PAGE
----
As soon as we unloaded our luggage into our bungalows, we got on horseback and rode a short way down through some pasture and near a reforestation area and down to the rainforest. The property owned by the Steins and Selva Bananito borders La Amistad International Park which is the largest park in the country and takes up like 20% of the entire national area if you look at it on a map - it's massive! It also goes into Panama so is an international park, and a UN Biosphere Reserve. On the left, the roots are from the palm tree that they harvest hearts of palm ("palmito") with. Unfortunately I didn't get my Arroz con Palmito meal while there, but I am hoping to find a recipe and make it myself sometime. I now have plenty of Lizano Salsa!
We were walking to get to a zipline, but on the way our guide Justo told us about the rainforest and its ecology (of course, having studied rainforest ecology myself I know a lot of it but the others didn't as much). He knew a lot and was great. We also saw a ton of poison dart frogs - little, tiny red ones (not sure the species), and larger green and black ones (called, the amazingly creative "green and black poison dart frog").
Paula, Elizabeth, me and Freddy from ICT near a big tree right next to the zipline platform.
I have to admit, I was really scared to do this! I thought maybe it wouldn't be that bad but... it was so high and so new. I can dive with sharks any day over this! So everyone went across but Juergen was so sweet and he went across with me.
I don't know if you can see the look of terror on my face?! The image is blurry, but the look of terror is there. LOL! Honestly, it went very fast, and was fine but the worst was yet to come! There was a rope to rappel to the creek below - 100 feet down! I took one look and was like no way in hell! I really wanted to, but I couldn't. Juergen went straight down (he abandoned me!) and Paula made it look so easy, and then Elizabeth went and said it was a bit scary but... I just couldn't. So the only other way out is another zipline so I did that with the guide, Justo. I wanted to cry, I felt like such a loser... but it was genuinely frightening to me. I would like o go back and overcome my fear (I did it with airplanes, I know can do this...) but part of me is like, why the hell would I want to rappel down a rope that far in the sky! Ha ha!A giant buttress on a giant tree! After our adventure sports, we rode the horses back to the lodges, showered and met up for a delicious dinner of local cuisine by candlelight - but first Juergen gave a talk on the lodge, on their efforts with creating a watershed protection nonprofit for the Limon Watershed, and other work. It was Paula's birthday, and they made her a special cake! We also each got a special drink - coconut milk and Coco Loco served in a coconut. Such a truly fun and wonderful evening.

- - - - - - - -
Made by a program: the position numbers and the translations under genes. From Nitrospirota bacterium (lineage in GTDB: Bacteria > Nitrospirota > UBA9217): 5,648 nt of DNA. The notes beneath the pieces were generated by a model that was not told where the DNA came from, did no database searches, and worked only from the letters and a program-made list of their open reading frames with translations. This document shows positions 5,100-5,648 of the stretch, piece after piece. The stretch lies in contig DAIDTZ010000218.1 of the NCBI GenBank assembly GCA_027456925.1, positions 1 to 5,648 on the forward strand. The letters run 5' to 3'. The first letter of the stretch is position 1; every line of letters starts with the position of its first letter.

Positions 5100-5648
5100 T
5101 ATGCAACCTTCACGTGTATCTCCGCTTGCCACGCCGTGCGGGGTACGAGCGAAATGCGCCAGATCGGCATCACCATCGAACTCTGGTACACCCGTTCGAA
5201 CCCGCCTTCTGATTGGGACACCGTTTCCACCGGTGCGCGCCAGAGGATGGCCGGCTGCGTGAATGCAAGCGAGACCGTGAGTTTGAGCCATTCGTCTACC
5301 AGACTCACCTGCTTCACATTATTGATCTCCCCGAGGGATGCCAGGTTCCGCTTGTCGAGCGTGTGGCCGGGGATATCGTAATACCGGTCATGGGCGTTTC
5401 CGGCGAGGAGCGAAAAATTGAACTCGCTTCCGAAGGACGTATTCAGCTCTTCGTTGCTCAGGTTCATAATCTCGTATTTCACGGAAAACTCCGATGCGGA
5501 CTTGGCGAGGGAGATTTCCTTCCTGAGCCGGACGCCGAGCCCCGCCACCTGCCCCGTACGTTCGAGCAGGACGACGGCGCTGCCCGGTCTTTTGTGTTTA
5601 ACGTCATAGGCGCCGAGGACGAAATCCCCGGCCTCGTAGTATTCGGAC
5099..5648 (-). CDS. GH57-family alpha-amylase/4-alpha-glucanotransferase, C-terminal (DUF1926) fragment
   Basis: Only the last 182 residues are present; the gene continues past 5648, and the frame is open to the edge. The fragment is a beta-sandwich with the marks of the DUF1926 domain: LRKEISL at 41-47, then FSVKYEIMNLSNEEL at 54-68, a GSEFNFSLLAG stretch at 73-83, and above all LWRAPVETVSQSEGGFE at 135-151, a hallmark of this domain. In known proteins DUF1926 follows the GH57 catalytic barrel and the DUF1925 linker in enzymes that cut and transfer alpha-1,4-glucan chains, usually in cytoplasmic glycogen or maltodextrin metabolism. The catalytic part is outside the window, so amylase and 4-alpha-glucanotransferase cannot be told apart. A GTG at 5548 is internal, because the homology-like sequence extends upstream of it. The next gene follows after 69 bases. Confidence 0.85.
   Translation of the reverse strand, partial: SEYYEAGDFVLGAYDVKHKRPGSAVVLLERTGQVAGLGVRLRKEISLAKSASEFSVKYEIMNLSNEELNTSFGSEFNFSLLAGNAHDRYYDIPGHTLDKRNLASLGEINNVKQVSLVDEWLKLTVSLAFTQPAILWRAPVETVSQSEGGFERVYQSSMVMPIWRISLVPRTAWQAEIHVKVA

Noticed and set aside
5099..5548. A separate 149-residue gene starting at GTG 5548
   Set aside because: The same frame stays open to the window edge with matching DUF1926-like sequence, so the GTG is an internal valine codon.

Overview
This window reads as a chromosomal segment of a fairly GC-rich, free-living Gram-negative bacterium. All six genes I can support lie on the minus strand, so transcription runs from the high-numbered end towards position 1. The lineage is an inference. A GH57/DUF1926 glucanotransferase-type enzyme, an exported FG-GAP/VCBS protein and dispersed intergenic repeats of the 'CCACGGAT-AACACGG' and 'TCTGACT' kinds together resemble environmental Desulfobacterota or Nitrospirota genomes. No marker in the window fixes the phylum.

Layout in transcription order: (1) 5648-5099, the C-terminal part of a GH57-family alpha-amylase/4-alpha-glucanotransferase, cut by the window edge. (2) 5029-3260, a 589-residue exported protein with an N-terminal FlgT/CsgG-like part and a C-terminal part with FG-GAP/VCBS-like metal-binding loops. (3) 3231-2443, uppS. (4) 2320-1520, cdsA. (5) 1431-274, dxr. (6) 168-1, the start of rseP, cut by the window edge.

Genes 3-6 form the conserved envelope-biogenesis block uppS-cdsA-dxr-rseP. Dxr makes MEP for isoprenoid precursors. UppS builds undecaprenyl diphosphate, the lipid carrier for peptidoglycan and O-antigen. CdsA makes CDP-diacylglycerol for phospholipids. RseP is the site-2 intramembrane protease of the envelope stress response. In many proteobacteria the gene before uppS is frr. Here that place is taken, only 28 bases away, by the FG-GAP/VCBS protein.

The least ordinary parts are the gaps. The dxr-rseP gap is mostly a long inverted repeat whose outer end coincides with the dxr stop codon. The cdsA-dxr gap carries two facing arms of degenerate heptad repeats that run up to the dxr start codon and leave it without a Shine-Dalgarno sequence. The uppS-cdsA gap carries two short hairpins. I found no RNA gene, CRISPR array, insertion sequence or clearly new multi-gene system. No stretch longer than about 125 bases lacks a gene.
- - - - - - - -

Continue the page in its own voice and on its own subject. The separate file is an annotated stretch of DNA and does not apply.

After our wonderful night the next morning we had to leave. I actually got up early to bird-watch and we saw a ton of species including an aracari toucan, keel-billed toucan, short-billed pigeon, masked tityra, slaty-tailed trogon, white-necked jacobin (hummingbird), yellow-chested kingbird, clay-colored robins, spectacled owl, and several oropendula (big black birds with large bills and they make really cool nests). Besides the toucans, my favorite was the snowy cotinga - this pure white dove - just gorgeous! We also stopped by the lake and saw a little caiman. I didn't bring my camera but we walked along the pasture as it is easiest to spot birds along the edge of the forest.
We next went snorkeling off Cahuita Point! It was cloudy so the water wasn't as brilliant and I didn't take any photos but it was pretty cool - not the best snorkeling I've ever done for sure. But it was cool and then we went to lunch at a local lodge, Suizo Loco, where there was the most amazing three-toed sloth right close! The three-toed species are more active so it would move all around and I got some photos. I'm in love and want one! Enjoy the photos. This is one of the sloth's favorite trees, a Cecropia tree.Just hanging out!
While eating, we also saw this blue-gray tanager as well as some other birds. Bananas!
We then drove 5 hours back to the Finca Rosa Blanca ecolodge, outside San Jose (It wouldn't have been that long but we stopped a few times). It is absolutely stunning architecture and I'm really bummed we didn't get there before dark, because it has an organic coffee farm along with the B&B. We had met the owners, Teri and Glenn Jampol, at the Planet People Peace conference and Teri met us for dinner in their restaurant which was 5-star dining and local, organic, sustainably harvested ingredients - many grown on site. Since we had to leave at 415am we also didn't get time to see it in the morning. Next time for sure!! I will leave you with this lovely photo of my favorite animal - the oso perozoso (means lazy bear in Spanish). :)
But wait - there's more! I just discovered the cutest video I have ever seen in my life (especially since sloths are my favorite animal - along with mountain gorillas) so check this out - it was from this Treehugger article!